Tag Archives: speculative fiction

Round-Up: Inoue, Barnes, Roberts, Liu


Yasushi Inoue’s The Hunting Gun is my first foray into Japanese literature. A novella, The Hunting Gun uses a narrative device that I recently came across in Brian Friel’s Faith Healer: the same set of contemporaneous events is described by three individuals, one after the other. Not only are there three different perspectives, three different sets of facts, but with each successive (re)telling, the story unfolds a little bit more, casting fresh (even contrary) light upon the previous narration. In The Hunting Gun, it is three letters written by three women to a man, triggered by a tragic death. What is most striking about The Hunting Gun is – like the Japanese art of bonsai – its sense of containment. In the three letters, you have betrayal, love, heartbreak, loss – themes that threaten to bubble up and spill over beyond the pages, but which always – somehow – remain there, within bounds. An instance:

“I knew love was like a clear stream that sparkled beautifully in the sun, and when the wind blew any number of soft ripples skittered across its surface, and its banks were gently held by the plants and trees and flowers, and it kept singing its pure music, always, as it grew wider and wider – that’s what love was to me. How could I have imagined a love that stretched out secretly, like an underground channel deep under the earth, flowing from who knew where to who knew where without ever feeling the sun’s rays?”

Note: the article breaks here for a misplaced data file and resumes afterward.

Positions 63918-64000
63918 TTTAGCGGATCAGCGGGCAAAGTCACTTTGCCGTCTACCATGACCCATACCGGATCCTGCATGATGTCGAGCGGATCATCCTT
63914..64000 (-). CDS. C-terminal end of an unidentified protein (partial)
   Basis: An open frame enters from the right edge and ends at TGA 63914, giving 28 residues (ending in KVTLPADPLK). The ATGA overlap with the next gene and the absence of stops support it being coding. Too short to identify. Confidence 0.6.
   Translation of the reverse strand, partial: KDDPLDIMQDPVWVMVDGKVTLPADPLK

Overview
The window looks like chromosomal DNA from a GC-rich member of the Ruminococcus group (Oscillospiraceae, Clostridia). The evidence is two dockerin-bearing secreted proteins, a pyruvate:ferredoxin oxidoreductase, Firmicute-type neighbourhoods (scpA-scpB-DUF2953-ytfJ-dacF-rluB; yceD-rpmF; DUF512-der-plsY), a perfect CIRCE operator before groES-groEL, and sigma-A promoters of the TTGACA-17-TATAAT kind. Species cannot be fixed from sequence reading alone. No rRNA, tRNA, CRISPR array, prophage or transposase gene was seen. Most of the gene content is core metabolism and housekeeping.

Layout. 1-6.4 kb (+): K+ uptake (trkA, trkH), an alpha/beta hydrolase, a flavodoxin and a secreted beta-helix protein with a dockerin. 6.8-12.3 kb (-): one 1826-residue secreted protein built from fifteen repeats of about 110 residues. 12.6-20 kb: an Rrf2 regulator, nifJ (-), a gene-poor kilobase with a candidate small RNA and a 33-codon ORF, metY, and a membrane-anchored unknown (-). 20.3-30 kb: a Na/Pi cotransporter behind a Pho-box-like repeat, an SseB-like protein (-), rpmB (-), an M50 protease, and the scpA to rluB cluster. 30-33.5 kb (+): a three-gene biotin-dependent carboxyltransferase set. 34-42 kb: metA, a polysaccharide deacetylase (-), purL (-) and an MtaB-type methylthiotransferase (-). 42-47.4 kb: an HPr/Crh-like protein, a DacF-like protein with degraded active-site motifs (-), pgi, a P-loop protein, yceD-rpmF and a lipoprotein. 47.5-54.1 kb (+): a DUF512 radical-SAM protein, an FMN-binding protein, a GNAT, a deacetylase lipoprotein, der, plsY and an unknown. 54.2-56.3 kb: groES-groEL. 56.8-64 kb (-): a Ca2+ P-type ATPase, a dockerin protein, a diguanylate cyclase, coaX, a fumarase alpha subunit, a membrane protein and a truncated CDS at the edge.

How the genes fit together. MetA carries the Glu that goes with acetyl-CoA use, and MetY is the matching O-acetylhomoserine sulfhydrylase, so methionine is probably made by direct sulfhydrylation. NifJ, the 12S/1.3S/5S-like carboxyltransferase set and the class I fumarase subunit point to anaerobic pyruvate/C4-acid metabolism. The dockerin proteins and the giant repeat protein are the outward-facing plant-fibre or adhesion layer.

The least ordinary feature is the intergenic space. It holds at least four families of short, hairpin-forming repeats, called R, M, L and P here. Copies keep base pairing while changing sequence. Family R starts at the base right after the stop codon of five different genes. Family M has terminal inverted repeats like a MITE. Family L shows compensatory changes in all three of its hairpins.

“As you cooled, with the speed of a red-hot piece of iron plunged into water, I matched your coolness; and as I grew cold, you drew circles around me in your plummeting frigidity, until at last we found ourselves living here within this magnificently frozen world, in a household so cold one feels ice on one’s eyelashes.

There is a sense of balance, an almost preternatural poise in this language, where the most powerful emotions are distilled into language, but never reduced. To use Inoue’s own words, “transformed into [something] as limpid as water…“, and retaining the sense of “a blaze of flowers in the otherwise muted room.”